Godfrey PoonGodfrey Poon22 giờ trước
  • Accuracy and brevity rarely coincide.

    JunkyardFootJunkyardFoot23 giờ trước
  • My new job has a lot to do with pumps, flow rate, differential pressure These videos have helped me tons, thank you for making these fun and entertaining

    VICTORdoommVICTORdoomm23 giờ trước
  • If you had a valve half way up and pinched it off some. Would that help to get it higher? So you would be cutting the flow a little bit but putting some back pressure on it to beat the head pressure? I work in a refinery and I am trying to wrap my head around why we pinch the discharge of a pump to stop it from cavitation and on a cooling water system why we have the return to the water basin pinched in to create that back pressure.

    B FinleyB Finley23 giờ trước
  • Is there not a maximum height for a positive displacement pump? Surely if there is enough pressure in the line the PDP won't be able to push any more liquid into it.

    MinnowMinnowNgày trước
  • Boy do I wish we had an engineer like you, 20 years ago. I was an electrician that seemed to have absorbed/dumped into the water system where I worked. (Now retired) They had 4 vertical 1000 gallon / minute Deming pumps that outputted through 8” ID pipe, into a 14” header/collector pipe, sending water from a settling pond, ¼ mile back to the main plant. They kept adding more and more equipment, that needed cooling water, so the engineer kept adding pumps. No matter what he did, the pressure and the volume, ¼ mile away never increased. (Eventually up to 8 pumps) I tried to show him the folly of forcing more water through that same 14” pipe was futile, with an impeller driven pump, but the engineer looked at me as if I was a moron, till he finally got to see the amperage going down on each pump motor as other pumps were manually turned on. (Took 4 clamp-on's at once to visualize it) If you would, show how an ammeter is a good tool to check and set up pumps, check wear on impellers, and the need to set the pumps at 100% load (rather than 70-80%), to get the best balance out of multiple pump systems. Some of the newer people to the field would benefit. Most people see pump curves, and just shrug their shoulders. Setting them up is fascinating though, especially when the mechanic foreman comes to you, with his budget for the year, and asks, which pump is showing the least efficiency, and you can show him with an ammeter, and a pressure gauges, which impellers are wearing the most, in parallel multi-pump systems. I’d be glad to feed you my notes, but it sounds like you have all you need. Thanks, Mike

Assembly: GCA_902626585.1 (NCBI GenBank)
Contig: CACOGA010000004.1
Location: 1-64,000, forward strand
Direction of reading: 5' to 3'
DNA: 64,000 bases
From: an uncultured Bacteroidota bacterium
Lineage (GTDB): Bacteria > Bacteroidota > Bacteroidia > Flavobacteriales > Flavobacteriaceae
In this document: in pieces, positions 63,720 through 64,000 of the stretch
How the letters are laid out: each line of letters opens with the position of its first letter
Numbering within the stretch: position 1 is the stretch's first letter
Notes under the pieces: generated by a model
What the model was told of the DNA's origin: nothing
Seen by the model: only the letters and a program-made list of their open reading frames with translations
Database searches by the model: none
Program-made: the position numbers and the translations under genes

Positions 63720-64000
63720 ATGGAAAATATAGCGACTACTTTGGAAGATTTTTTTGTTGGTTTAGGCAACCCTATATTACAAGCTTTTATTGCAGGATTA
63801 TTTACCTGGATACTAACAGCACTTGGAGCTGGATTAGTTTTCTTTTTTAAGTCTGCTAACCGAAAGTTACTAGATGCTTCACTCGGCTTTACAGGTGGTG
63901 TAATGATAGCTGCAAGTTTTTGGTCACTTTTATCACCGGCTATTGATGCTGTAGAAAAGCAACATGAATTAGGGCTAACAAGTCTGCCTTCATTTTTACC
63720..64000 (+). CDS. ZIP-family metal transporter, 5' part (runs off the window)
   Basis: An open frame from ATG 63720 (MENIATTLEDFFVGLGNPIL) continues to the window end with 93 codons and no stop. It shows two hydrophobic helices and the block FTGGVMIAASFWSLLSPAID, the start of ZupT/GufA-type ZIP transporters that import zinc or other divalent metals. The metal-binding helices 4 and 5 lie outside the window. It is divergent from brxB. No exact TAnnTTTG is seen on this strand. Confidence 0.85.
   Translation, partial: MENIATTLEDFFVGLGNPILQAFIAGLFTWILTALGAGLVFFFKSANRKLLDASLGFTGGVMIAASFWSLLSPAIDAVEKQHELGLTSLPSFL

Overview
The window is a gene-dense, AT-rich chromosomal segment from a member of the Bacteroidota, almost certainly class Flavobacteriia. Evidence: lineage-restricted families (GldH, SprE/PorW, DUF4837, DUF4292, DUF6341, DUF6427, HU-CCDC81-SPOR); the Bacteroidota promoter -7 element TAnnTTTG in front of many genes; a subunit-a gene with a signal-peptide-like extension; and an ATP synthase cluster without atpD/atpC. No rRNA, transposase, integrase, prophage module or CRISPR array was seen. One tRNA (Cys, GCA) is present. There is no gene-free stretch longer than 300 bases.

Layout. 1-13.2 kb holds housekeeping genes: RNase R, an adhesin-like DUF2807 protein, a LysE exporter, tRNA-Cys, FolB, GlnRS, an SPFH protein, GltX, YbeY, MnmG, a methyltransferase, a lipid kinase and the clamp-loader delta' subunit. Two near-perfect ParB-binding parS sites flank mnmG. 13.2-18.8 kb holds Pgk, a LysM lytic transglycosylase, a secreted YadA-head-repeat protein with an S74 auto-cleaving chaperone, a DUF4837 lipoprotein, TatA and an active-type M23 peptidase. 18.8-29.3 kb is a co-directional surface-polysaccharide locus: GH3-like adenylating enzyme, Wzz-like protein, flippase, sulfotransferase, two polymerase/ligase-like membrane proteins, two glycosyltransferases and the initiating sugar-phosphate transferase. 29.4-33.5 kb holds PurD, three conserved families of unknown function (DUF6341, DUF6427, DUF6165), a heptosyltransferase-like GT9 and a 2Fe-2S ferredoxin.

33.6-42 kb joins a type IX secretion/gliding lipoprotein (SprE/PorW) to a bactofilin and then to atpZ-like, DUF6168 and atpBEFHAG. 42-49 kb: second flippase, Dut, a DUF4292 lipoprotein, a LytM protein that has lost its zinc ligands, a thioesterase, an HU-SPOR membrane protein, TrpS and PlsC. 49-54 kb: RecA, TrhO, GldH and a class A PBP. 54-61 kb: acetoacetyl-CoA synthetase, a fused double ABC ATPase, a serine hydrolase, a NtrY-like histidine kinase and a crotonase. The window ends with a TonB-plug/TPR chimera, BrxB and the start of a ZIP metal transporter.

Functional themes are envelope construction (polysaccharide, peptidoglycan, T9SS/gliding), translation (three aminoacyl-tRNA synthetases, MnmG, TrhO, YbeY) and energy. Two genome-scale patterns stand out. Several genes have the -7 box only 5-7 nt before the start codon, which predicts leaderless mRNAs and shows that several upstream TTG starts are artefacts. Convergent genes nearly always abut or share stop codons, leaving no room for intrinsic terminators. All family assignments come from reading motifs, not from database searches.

Mike TrisselMike TrisselNgày trước
  • "Internet pump enthusiasts" 🤣

    MggWMggWNgày trước
  • Looks like I just found a new favorite VIworld channel!

    Mark OMark ONgày trước
  • Hi Grady, maybe think about it this way: Pumps do work, i.e. use power over time, aka energy. Pressure is potential energy. Flow is the realization of time and work under the potential energy of the system.

    WillWillNgày trước
  • Pressure or flow? Well it rather depends upon if you have opened the valve or not and the type of pump. Centrifugal pumps - well the larger ones - are started against a closed valve to reduce motor load. They don't create any flow and only create the maximum design pressure. I'd argue that this makes them pressure creators. Positive displacement pumps work the exact opposite. They need to run against an open valve because they will move the liquid regardless of the state of the valve (or pipework) until something fails. That's by they are fitted with bypass PR v/vs. I'd say this makes PD pumps flow devices not pressure pumps.

    Mark ChisholmMark ChisholmNgày trước
  • Even someone in my class said "it's not the voltage that kills you, it's the current". I study electrical engineering

    Hasin AyariHasin AyariNgày trước
  • 😁👍👍👍👍😁

    MartinMartinNgày trước
  • As a plumber I really appreciate this video. You opened my eyes to new ideas, and I love pumps too. I work with hydronic pumps so we go for efficiency and longevity rather than high flow or head. There are issues however with placement that can impede or enhance cavitation and also entrapped air removal through traps or high points. Thanks again for all these great videos!

    Doc ManglerDoc ManglerNgày trước
  • Moree pumpss!!!

    Cheech MarinCheech MarinNgày trước
  • RSE Plumber in Canada, Great video! 👍🏼👍🏼

    MJ WMJ WNgày trước
  • Can you discuss pumps in series vs pumps in parallel?

    Cat22Cat22Ngày trước
  • This reminds me of AgentJzyZ clearing misconceptions in gas turbine engines…

    Yaofu ZhouYaofu ZhouNgày trước
  • 2:28 WIN BRAND NEW -i-P-H-O-n-E-1-2-----۞------------ 》》 𝐋𝐢𝐦𝐢𝐭𝐞𝐝 𝐓𝐢𝐦𝐞 《《 !❤️ 在整個人類歷史上,強者,富人和具有狡猾特質的人捕食部落,氏族,城鎮,城市和鄉村中的弱者,無`'守和貧窮成員。然而,人類的生存意願迫使那些被拒絕,被剝奪或摧毀的基本需求的人們找到了一種生活方式,並繼續將其DNA融入不斷發展的人類社會。 說到食物,不要以為那些被拒絕的人只吃垃圾。相反,他們學會了在被忽視的肉類和蔬菜中尋找營養。他們學會了清潔,切塊,調味和慢燉慢燉的野菜和肉類,在食品市場上被忽略的部分家用蔬菜和肉類,並且學會了使用芳香的木煙(如山核桃,山核桃和豆科灌木 來調味食物煮的時候 1620446674

    Mykel Melou DeleonMykel Melou DeleonNgày trước
  • Looking at those characteristic curves remindes me of "Supply" and "Demand" curves from Economics, where the axis are x=quantity and y=price. Surprisingly, the Supply curve corresponds to the System characteristic, while the Demand curve corresponds to the Pump curve.